To be a great thinker is to say that you have confronted some of the deepest, the most revolutionary, and at times the most hard-to-swallow ideas of our time.
To be a great person is to incorporate these ideas, uniquely, as part of your self development.
To be OnBoard is to continually confront big ideas and to incorporate new approaches, except now you’re saving energy for not having to go it alone.
With the widespread popularity of smartphones, everyone is walking around with a computer in their pocket. Which is awesome. What is NOT cool is that due to flaws in the laws regarding what wireless phone provider (WPP) companies are allowed to do, your WPP company is legally allowed to spy on you and collect info on EVERY single thing you do on your phone. What’s worse is that the companies will automatically opt you in to agree to be tracked and spied on, and it’s your responsibility to first of all realize that you’re being spied on and tracked, and second of all it’s your responsibility to opt out of it.
At this point some you might be saying “Well, I don’t do anything bad or illegal so who cares if they spy on me and track me?” First of all, you cannot predict everything that will be done with your phone. Perhaps in the future you’ll use it for something personal, private, or embarrassing. Or perhaps someone borrows your phone to make a call and also uses it to do something unsavory that you’re not even aware of. The point is you just can’t predict the future so it’s not a good idea to give them free license to spy on your personal habits. Second, you may be saying “Even if they have that info, they’re just using it for marketing purposes, it’s not like anything bad will happen with it.” Wrong. The companies are allowed to use that info for whatever purpose they want, including selling it to third parties. Additionally, the law states that if the government asks them for the info for ANY reason, they must turn it over to them. “But I don’t break the law!” Oh really? Did you know that the average person breaks the law at least once per day without even realizing it? Yup, it’s true, check it out: Mr Average breaks the law at least once a day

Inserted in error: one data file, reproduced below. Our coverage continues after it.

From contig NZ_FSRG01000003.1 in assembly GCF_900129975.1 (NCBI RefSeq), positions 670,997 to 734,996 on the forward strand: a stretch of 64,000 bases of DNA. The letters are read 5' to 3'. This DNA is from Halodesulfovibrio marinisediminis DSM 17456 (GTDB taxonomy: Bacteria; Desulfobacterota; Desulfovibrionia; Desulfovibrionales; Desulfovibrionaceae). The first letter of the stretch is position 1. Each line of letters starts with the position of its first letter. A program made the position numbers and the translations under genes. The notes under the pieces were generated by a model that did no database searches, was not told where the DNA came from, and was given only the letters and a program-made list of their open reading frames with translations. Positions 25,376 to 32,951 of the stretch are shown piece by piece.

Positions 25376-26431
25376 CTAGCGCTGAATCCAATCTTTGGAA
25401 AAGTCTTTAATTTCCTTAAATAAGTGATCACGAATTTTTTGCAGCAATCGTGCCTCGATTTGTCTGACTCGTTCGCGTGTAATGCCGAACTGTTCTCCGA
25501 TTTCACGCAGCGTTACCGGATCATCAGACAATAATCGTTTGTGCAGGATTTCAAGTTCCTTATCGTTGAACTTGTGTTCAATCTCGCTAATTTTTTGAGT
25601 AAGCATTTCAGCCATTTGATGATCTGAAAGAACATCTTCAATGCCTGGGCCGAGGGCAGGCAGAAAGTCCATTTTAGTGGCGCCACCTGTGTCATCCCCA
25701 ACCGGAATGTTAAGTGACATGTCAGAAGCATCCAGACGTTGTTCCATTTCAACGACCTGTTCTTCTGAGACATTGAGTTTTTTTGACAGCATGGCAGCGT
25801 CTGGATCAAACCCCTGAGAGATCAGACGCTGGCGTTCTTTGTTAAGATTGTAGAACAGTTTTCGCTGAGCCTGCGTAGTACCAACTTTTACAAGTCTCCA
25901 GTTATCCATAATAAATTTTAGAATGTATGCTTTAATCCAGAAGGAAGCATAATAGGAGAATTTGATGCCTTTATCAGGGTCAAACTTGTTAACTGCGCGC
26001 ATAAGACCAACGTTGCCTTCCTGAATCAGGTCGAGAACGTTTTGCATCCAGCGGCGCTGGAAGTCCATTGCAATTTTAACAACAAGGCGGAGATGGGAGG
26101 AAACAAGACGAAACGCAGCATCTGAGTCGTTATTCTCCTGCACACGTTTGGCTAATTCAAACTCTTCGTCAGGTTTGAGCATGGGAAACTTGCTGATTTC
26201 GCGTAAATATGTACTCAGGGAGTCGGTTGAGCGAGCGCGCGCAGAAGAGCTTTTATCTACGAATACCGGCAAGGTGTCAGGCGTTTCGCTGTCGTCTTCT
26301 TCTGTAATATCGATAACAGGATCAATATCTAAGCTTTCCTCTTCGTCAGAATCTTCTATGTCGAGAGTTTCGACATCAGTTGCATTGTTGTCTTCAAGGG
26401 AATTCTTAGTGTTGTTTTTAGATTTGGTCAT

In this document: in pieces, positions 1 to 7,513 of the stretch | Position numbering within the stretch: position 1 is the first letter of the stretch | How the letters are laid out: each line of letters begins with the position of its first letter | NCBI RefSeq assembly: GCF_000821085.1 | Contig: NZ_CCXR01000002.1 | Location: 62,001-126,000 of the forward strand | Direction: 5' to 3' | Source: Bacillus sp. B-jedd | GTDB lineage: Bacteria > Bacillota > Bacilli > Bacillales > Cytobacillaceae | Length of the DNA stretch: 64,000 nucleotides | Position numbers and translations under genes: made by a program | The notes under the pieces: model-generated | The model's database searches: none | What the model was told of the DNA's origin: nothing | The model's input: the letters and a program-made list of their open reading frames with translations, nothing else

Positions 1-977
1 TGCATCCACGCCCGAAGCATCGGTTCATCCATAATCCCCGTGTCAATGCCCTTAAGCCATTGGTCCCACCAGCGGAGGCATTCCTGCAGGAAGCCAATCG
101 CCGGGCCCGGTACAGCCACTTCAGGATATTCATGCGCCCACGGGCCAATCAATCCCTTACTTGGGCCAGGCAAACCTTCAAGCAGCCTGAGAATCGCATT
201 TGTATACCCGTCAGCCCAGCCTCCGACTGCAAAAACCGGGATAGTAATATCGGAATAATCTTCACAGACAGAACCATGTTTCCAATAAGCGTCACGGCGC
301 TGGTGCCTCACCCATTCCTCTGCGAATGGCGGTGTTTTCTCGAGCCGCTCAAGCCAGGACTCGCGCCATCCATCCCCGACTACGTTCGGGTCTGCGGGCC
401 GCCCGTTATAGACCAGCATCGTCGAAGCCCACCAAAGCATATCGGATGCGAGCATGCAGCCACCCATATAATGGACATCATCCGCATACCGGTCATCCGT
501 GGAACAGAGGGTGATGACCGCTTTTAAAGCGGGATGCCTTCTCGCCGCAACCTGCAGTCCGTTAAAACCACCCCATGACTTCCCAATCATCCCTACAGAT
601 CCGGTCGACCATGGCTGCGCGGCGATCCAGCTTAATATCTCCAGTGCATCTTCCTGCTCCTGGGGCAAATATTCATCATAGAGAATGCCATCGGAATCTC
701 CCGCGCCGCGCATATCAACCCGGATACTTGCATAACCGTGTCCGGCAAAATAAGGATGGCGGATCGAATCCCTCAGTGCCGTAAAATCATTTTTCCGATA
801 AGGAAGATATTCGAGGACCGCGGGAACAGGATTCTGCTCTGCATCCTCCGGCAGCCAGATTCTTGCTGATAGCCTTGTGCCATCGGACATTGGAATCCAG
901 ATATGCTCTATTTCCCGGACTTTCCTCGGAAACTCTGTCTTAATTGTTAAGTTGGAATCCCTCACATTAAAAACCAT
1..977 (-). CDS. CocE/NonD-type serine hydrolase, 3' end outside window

Now don’t worry, we don’t need to start wearing tin-foil hats and living in the wilderness. I’m going to show you how to opt out of being tracked in under two minutes, and then you don’t have to worry about it anymore and you can continue to use your smartphone without being tracked.
Each company has a slightly different process, but they all involve logging into the companies website, finding the proper page, and selecting to opt out of being tracked. I happen to currently have Verizon, so this is what the page looks like for me (I blacked out my phone number for obvious reasons):
Short promo video explaining uber-pimp Peter Schiff’s book “Crash Proof 2.0” :
I thought this was a sweet interview. This is a short segment.
Content gets good with the guest at about 2:03.
At 2 hours and 20 minutes they are basically debating. Really interesting I though to see Joe Rogan get his mind open to some new ideas (other than that he smoke’s rocks!).
Depending on what type of logic best tickles your noodle, you might prefer to hash out new ideas through debate. Live, in person argumentation, is not only able to get your heart rate up but it allows you to use your inductive reasoning skills to hone in on potential weaknesses in what your interlocutor is saying, which in turn helps you form ideas of your own.
As far as the greater scheme of political discourse goes, this topic is very much on the fringe. This debate is in the minutia, buried under the tumultuous back and forth of above ground politics. Furthermore, and perhaps because of that, it no longer fits on the left-right spectrum. We are going either up or down now.
Because of the circumstances, exploring the proper ethical and pragmatic boundaries of government, to this level of precision, seems like splitting hairs. This is being extremely nit-picky about the role ‘the state’ has to play in all of our lives. But ideas are important. For eons and eons the debate between agnosticism and full blown atheism must have felt similarly hollow. Perhaps more even so, because with the advent of the internet and the campaign of Ron Paul, these ideas are much, much easier to get exposed to. ______________________________________________________________